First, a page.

It all depends on whether you have a lot of static that builds up on your vinyl.
I don't, so I don't use the zerostat gun, even though I have one. (Or had one, as I think I gave it to a friend to try who did have a bit of a static problem.)
So in my case, the answer would be: Not at all.
My two cents worth.
I have one but rarely use it.
It helps but it isn't necessary unless you are living in a dusty environment like NYC.
Oddly, the best effect on many of my records using the Iconoclast from Mapleshaderecords.com or from tweakaudio.com
is to allow more more of the "you are there" virtual reality cues to be heard, not simply a pop and static control.
This is a competitor to the Zerostat gun.
I don't think this has been remarked upon by Ionoclast users, and perhaps is the result of decreasing the continuous barely audible distracting surface noise which the (superior :> analog) brains of vinyl lovers must otherwise learn to ignore during playback
For me, the Ionoclast subjectively increases the signal to noise ratio.
Wow, I didn't even know those things were still around. My roommate had one when I was in college back in 1975.
Agree if a lot of static or LPs attracting inordinate amount of dust you could use on. Otherwise they are no needed.
I do not need one.
In So Cal where the humidity can be on the low side I find it necessary!!!
Not needed unless you get a lot of static. Doesn't work on children.
I have the Ionoclast and use it regularly on vinyl and cd/sacd/dvd-v and dvd-a. Since you can hold a cd in your hand while using the Ionoclast it is possible to feel the difference in static release. It makes the whole front end smoother and it makes me feel better. Just part of the process. Listen every day.
I hope not very.
Haven't used one in 30 years.
Lloydc it can be used as a child prod!!!
Another no user here. Mine has been sitting in my cabinet for 2 years now unused. You'll know if you need one.
Guess I'm in the minority here. I have used one religiously on nearly every side of every record for the past 30 years. A Zerostat for most of that period, and the Milty equivalent in the last couple of years.
I have no idea how necessary or unnecessary it is, not having done any controlled experiments. But it would figure to be more likely to be necessary for someone like me who listens to a lot of wide dynamic range classical music (containing lots of low level passages), than for someone who listens mostly to dynamically compressed rock music (where the volume level will tend to always be much higher than the noise floor of the record surface).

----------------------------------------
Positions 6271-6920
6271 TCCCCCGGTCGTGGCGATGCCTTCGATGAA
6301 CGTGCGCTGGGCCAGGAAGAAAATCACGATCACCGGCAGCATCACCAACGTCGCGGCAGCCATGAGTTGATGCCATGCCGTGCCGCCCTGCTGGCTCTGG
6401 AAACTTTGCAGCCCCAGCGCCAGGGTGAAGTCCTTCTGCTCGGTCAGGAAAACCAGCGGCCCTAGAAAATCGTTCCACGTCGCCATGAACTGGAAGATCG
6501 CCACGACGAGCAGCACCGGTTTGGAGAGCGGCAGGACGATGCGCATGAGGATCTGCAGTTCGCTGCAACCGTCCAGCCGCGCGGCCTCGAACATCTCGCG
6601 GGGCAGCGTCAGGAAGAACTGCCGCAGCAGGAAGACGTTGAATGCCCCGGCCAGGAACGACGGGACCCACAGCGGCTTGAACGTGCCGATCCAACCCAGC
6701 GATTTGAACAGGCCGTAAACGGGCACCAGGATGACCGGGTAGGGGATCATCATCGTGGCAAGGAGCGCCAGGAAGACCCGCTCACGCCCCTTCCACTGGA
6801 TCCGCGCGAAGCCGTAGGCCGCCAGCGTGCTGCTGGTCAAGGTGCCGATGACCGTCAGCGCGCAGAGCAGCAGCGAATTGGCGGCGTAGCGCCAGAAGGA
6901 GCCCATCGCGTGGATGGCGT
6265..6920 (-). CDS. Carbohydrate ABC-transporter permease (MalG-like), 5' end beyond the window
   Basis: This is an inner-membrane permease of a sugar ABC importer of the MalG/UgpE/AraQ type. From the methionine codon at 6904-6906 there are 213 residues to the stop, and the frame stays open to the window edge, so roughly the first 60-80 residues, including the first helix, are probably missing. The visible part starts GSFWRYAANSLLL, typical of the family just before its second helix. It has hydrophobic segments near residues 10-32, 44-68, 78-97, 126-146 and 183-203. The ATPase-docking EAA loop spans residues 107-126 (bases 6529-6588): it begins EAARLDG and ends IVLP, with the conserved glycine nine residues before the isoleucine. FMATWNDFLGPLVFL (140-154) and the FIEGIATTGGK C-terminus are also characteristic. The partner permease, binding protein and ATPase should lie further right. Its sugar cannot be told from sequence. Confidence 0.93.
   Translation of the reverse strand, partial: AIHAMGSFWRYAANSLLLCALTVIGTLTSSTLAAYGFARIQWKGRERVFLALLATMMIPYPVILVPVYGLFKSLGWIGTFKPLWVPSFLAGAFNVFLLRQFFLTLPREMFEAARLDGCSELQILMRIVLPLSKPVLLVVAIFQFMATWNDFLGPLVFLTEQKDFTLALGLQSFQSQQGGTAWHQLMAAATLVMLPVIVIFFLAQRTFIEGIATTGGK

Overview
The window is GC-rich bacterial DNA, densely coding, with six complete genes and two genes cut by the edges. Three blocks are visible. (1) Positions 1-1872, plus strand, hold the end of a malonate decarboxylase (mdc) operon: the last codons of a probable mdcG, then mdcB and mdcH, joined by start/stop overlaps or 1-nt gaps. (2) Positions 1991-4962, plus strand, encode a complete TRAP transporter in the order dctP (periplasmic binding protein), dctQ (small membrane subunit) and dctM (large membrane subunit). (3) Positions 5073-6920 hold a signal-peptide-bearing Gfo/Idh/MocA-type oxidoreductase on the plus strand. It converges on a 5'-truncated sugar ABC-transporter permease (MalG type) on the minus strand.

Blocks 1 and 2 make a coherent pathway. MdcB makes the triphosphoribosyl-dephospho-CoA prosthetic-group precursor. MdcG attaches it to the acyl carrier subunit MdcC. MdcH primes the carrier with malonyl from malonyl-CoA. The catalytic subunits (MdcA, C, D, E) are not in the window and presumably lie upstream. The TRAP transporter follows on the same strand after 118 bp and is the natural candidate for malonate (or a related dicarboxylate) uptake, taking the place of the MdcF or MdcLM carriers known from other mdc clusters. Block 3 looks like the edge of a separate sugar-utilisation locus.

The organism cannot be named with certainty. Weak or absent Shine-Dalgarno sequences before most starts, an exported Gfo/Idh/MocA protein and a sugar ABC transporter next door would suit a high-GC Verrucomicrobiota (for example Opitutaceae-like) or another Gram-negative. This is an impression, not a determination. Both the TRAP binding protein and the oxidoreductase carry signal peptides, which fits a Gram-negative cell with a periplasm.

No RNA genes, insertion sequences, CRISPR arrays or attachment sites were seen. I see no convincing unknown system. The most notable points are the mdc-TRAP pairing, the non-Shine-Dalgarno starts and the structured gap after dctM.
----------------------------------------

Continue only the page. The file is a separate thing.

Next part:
I have two and use it every time a lp rolls out of the sleeve. There is almost always static. Plus, I destat the equipment and it seems to stay lest dusty.
I use mine more or less; more when it's needed, less when it's not.
Such light-heartedness may seem a fearful risk, but I'm willing to play dice with that particular universe.
I gave mine to a friend. Although I have major static electricity problems all winter (mostly solved by a SERIOUS room humidifier) I found the Zerostat of little help. Dave
Zerostat removes some static only Furutech DeStat snh-2 removes all static it is 100% effective.A must for better record playback.
A little trick I use is get some Endust for Electronics and clean your platter and the lid and plinth. It prevents static. I'm also using a cork platter too. It helps too. Make sure you use a soft cloth and keep it away from your cartridge styus.
I often use it before I play an LP when there is static, and I always use it after I play an LP so that dust stays off as I slide it back into the MOFI inner sleeve.
Samhar, Ha! Will try it on child at the earliest opportunity.
We rarely need them in Houston, it's not the heat, it's the ...
I use it on every disc as well. With the winter coming (I'm in NY), I keep a can of Static Guard on my rack and spray the carpet infront of my equipment rack and from listening chair to rack. It has gotten rid of the annoying static shocks (that, once in a while, actually shut my amps down).